The coronavirus pandemic has had a profound impact on demographic trends in Spain, according to provisional figures for the first half of 2020 released on Tuesday by the National Statistics Institute (INE).
Three records were broken during this period, two of which are tied to the health crisis: a historically high number of deaths, and a record low number of marriages, according to INE data sets going back to 1941.
Experts note that to find another external factor affecting demographic trends in such an exceptional manner, it is necessary to go all the way back to the Spanish Civil War of 1936-39 or even further, to the so-called Spanish flu of 1918.
There were 262,373 deaths between January and June, a 19.6% rise from the same period in 2019. But the most significant figure is the 60.8% drop in weddings, down to 28,327. This could in turn be a sign of an upcoming drop in births, said demographers consulted by this newspaper. Although wedlock is increasingly less of a determining factor in couples’ decision to have children, many couples prefer to formalize their relationship before forming a family.
Birth numbers in the first half of 2020 do not yet reflect the impact of the pandemic, since those children were conceived earlier. But there is still a clear downward trend from the same period in 2019: there were 168,047 births, a 4.2% decline and the lowest number in the series. This figure is expected to drop even further next year.
Meanwhile the rate of natural increase, which measures the difference between births and deaths, also produced a new negative record: deaths surpassed births by 94,326, compared with a difference of 43,921 in the first half of 2019.
“In 2020 the gap between deaths and births accelerated,” explained Albert Esteve, director of the Center for Demographic Studies at Barcelona’s Autonomous University. This expert predicted that when the definitive figures for 2020 are released, the difference between deaths and births “will be close to 200,000 people.”
This would represent “the greatest population loss in decades caused by natural dynamics.” Esteve added that “immigration probably will not make up for this drop.”
Diego Ramiro, director of the Economics, Geography and Demography Institute of the National Research Council (CSIC), feels that it is better to use the 1918 pandemic as a comparison. “Back then the birth rate fell, there was a disruption in marriages, excess mortality multiplied, and there was also an impact on life expectancy that is greater than Covid’s will be, as flu victims died young, between the ages of 15 and 40 to 50.”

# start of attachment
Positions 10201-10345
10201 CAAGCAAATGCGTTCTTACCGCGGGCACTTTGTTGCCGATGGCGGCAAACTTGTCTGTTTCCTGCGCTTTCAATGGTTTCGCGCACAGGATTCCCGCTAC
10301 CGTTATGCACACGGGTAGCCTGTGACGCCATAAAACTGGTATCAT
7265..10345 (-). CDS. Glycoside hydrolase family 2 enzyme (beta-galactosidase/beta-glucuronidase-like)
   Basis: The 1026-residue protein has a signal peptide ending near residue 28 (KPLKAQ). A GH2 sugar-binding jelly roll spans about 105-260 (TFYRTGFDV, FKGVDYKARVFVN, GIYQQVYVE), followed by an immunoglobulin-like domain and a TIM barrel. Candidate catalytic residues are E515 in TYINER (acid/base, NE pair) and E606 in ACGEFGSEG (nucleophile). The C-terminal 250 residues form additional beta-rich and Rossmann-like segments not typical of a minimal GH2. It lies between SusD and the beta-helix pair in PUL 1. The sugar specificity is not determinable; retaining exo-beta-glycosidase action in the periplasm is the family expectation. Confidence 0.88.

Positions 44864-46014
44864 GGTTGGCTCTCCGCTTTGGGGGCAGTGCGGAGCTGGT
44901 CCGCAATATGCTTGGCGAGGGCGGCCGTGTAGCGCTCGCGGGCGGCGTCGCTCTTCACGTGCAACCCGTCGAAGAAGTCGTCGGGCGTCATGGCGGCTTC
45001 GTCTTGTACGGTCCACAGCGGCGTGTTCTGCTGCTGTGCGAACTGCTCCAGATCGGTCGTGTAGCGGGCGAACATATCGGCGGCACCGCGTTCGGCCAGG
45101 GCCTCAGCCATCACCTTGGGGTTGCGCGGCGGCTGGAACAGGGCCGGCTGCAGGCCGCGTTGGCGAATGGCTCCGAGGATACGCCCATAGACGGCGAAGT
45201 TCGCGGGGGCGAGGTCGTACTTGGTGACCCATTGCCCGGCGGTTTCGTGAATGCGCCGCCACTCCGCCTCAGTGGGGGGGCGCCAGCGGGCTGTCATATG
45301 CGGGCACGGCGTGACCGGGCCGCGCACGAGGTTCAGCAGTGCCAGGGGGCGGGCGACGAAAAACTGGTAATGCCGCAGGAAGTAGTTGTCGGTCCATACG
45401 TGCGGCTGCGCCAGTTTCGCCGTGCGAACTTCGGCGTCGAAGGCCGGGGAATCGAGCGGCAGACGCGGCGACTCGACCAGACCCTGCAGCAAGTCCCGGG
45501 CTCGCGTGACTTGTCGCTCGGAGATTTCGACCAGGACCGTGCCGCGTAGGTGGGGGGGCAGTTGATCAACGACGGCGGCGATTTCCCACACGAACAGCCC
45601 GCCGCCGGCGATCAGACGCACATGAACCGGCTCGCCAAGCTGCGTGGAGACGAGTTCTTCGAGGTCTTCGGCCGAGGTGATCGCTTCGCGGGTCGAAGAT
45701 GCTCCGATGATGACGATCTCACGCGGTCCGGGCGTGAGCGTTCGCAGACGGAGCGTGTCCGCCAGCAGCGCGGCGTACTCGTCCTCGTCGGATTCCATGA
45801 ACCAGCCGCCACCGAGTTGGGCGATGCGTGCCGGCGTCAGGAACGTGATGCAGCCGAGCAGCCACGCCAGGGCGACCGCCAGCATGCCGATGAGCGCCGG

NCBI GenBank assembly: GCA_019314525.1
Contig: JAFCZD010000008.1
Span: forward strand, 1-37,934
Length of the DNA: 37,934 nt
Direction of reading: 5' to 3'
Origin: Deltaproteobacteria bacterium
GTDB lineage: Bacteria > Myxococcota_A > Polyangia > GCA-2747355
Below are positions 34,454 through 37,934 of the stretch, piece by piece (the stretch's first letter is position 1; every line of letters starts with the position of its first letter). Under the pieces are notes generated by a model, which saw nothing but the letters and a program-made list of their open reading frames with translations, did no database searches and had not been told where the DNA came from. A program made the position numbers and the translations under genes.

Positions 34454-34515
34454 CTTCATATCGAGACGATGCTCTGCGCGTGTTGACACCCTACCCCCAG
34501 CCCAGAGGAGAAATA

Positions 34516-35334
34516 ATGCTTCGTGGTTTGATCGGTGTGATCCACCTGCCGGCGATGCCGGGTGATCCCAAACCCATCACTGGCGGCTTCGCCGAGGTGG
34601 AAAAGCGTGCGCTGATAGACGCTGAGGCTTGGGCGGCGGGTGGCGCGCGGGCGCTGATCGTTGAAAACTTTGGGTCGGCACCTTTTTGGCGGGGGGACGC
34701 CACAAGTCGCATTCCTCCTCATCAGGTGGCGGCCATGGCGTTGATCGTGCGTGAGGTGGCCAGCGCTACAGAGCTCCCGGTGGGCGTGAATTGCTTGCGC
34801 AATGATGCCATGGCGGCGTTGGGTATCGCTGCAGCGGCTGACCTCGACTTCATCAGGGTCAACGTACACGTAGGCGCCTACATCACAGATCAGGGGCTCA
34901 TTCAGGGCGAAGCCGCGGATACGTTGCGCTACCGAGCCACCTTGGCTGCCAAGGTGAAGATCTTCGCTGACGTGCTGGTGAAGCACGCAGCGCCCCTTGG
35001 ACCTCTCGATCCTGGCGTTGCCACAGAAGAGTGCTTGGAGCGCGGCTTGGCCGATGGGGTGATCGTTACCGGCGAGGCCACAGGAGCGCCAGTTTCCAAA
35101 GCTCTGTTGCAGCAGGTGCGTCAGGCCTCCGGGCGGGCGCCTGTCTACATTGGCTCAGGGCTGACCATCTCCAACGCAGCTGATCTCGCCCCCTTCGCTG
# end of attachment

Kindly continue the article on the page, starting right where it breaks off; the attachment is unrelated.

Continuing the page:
The INE said that the rise in deaths over the period was mainly due to the effects of the pandemic from March onwards. Deaths grew across the Spanish territory, with the exception of Murcia and the Balearic Islands.
But experts noted that the figures for the second half of the year are still not in, reflecting the second and third waves of the coronavirus pandemic and their effects on regions that were largely spared by the first wave.
It is still unclear how long the health crisis will last, or what its full impact on demographic trends will be. But the demographer Joaquín Recaño said that the effects could be long-lasting.
“The pandemic is having an important effect on people’s state of mind. It will take us a while to readjust our demographics. If the best-case scenario pans out and we have herd immunity by June, it does not mean that people are automatically going to start having babies, and some economic sectors will continue to be strongly affected, with the impact that this entails,” he said.
In any event, the demographer Albert Esteve predicts more new records in the near future for Spain. “Births will continue to drop in the coming years and deaths will rise, as the baby boom generation ages and passes away,” he said, noting that Spain already has one of the largest shares of population over the age of 65. And unless “there is a lot of immigration as well as a miracle with the birth rate,” the gap between deaths and births will continue to increase and become very significant by 2040.
English version by Susana Urra.